According to Foreign Policy magazine, Afghan refugees living in Berlin have been moved out of their housing centers in order to make way for Ukrainians fleeing conflict in Ukraine. Authorities are struggling to provide housing for tens or thousands.
“The evictions purposefully weren’t publicized. Some people had lived in their homes for years and were ripped out of their social structures, including children who were moved to locations far from their respective schools,”Tareq alaows, who is a board member of Berlin Refugee Council, spoke to the outlet.
Some of the people who were moved to new apartments found their new places less ideal than they expected. One man was separated from his mother and two brothers while another woman found herself, her husband and two daughters relocated twice in March – once to a facility housing former criminals – before being settled in a hotel that doubled as a homeless shelter.
Germany took in around 12,000 Afghan refugees following the Taliban’s takeover last August, and reportedly planned on doubling that figure as of December. More than 31.6 million Ukrainians have arrived in Ukraine since February when Russia began its military offensive. In Berlin, 60,000 Ukrainians are registered.
Most of the most recent immigrants will be processed in Berlin before they are sent to Germany for accommodation. However, some refugees will stay in Berlin as there is limited space. According to Berlin’s Senate Department for Integration, Labor, and Social Services, the city has a total of 83 different accommodations for refugees, already housing some 22,000 people.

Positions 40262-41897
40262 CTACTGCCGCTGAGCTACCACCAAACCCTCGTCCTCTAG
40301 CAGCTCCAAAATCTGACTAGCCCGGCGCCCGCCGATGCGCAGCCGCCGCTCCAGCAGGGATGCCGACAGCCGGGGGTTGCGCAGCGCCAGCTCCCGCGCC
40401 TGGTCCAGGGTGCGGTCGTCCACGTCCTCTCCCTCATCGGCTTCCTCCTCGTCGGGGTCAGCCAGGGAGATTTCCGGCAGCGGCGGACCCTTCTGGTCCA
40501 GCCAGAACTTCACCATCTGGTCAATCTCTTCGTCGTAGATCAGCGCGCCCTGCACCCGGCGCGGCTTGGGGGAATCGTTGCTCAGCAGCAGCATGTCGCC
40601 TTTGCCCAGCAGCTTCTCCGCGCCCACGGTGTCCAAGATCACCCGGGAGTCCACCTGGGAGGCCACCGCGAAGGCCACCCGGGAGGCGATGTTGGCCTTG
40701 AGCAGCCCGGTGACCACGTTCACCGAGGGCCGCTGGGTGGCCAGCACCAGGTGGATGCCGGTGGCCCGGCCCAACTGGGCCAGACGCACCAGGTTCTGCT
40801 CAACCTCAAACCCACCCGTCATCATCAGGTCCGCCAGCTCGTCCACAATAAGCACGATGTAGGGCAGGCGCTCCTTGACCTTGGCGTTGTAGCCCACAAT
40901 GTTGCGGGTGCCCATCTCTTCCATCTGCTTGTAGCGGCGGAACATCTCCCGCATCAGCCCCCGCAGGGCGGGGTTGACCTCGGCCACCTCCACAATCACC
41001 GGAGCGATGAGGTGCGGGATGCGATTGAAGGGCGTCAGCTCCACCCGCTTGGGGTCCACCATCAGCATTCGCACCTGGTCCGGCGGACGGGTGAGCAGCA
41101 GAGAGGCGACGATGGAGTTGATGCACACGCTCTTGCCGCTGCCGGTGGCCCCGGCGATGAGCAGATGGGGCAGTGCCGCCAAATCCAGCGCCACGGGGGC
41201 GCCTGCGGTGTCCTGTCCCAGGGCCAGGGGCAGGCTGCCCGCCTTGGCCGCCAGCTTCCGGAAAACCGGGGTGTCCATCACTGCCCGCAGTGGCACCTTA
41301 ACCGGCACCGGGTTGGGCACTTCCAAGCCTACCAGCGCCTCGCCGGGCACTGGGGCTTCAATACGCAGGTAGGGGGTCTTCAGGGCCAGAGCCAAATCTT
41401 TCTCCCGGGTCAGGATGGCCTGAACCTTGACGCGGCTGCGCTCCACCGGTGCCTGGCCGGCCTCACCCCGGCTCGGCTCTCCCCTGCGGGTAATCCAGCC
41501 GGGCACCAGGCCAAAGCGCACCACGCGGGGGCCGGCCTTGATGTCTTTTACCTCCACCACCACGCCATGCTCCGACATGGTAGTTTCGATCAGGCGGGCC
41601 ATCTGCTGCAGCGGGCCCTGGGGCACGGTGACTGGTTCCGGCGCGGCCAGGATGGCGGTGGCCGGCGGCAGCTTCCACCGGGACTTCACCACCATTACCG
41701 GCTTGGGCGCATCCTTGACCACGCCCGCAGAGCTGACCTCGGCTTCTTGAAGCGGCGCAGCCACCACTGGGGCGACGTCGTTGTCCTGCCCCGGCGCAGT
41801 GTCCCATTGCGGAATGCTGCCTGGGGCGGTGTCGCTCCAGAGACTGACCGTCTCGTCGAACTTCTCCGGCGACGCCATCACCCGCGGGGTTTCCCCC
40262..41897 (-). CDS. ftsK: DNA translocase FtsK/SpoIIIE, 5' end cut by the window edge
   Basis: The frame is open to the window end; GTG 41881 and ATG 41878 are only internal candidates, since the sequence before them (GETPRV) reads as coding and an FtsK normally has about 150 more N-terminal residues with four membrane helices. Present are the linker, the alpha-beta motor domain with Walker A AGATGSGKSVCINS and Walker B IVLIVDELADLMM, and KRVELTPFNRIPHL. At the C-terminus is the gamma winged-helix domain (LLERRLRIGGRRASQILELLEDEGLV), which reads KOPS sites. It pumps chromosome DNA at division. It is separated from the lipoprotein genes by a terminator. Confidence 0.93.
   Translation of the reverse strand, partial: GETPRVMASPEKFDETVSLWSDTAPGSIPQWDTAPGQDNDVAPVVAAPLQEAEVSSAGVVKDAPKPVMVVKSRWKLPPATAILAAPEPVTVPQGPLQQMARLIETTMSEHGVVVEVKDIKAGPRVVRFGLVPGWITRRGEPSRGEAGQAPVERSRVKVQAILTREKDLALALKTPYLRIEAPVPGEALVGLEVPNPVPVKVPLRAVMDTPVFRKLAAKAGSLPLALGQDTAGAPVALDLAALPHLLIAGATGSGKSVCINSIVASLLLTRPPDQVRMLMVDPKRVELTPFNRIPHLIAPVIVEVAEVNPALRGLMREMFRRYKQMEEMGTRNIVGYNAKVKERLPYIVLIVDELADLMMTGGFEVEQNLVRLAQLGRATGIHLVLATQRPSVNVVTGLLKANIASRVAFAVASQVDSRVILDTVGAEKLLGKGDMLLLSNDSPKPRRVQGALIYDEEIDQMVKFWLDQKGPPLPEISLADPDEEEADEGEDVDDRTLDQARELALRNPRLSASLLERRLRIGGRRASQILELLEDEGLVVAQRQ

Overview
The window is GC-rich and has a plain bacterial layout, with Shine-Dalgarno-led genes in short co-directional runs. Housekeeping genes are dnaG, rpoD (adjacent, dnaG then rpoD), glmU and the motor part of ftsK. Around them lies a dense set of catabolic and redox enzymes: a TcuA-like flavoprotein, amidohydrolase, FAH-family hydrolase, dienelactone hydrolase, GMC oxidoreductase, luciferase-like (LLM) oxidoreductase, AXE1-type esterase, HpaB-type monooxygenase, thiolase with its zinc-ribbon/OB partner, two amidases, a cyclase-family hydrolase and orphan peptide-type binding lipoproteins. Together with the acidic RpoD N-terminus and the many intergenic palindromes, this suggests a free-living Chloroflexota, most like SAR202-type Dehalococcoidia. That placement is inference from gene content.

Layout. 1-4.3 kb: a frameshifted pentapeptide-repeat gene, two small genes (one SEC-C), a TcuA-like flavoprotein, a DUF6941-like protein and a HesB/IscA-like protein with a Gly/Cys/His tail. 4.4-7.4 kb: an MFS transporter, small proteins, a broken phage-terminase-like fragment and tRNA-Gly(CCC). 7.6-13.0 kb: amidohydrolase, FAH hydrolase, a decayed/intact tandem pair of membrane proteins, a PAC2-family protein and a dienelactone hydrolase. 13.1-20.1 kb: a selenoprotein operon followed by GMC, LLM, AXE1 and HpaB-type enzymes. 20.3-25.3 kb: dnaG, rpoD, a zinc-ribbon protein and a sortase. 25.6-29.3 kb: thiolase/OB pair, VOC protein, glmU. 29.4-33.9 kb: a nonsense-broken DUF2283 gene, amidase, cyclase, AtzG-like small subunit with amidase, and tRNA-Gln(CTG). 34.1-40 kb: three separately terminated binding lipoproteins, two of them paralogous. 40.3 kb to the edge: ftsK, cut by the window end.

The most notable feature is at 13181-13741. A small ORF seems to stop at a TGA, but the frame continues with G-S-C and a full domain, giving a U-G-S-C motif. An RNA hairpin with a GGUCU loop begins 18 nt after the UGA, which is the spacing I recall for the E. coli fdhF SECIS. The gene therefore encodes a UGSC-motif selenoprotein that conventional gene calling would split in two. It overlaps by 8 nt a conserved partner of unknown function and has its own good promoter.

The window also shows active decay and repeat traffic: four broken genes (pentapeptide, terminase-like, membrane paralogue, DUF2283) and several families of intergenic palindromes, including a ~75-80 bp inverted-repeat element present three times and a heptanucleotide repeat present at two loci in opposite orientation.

It is expensive to find accommodation for Afghans, as local authorities are keen to limit the number of Ukrainians living in certain processing centres. After a court revoked a price control bill, rent in the city has become 40% more costly than it was one year ago. Other forms of housing aren’t cheap either, with the German government paying around €4,500 ($4,877) per month for the hotel accommodation that the woman and her family are currently staying in.
Germans are more inclined to accept Ukrainian refugees than Afghans, according to polls. A poll taken last year found that 60% of respondents didn’t want their government to take in any more refugees. Even as then-Chancellor Angela Merkel announced plans to welcome tens of thousands of Afghans, Armin Laschet, the leader of Merkel’s CDU party, told voters that 2015 “must not be repeated,” referring to Merkel’s decision to welcome around a million Middle Eastern and African migrants.
However, in March 91% support taking in Ukrainian refugees. This, combined with Poland and Hungary – normally staunch opponents of immigration – taking in hundreds of thousands of displaced Ukrainians, has prompted liberal pundits and activists to accuse European nations of applying “double standards”Depending on the country they came from, refugees may be granted asylum.
“Of course it’s not the Ukrainians’ fault, but we have to reflect on our solidarity if it’s only targeting certain people,”Alaows spoke out about Foreign Policy. “The last months showed that different treatment of refugees is possible, and this needs to be systematically anchored in our society.”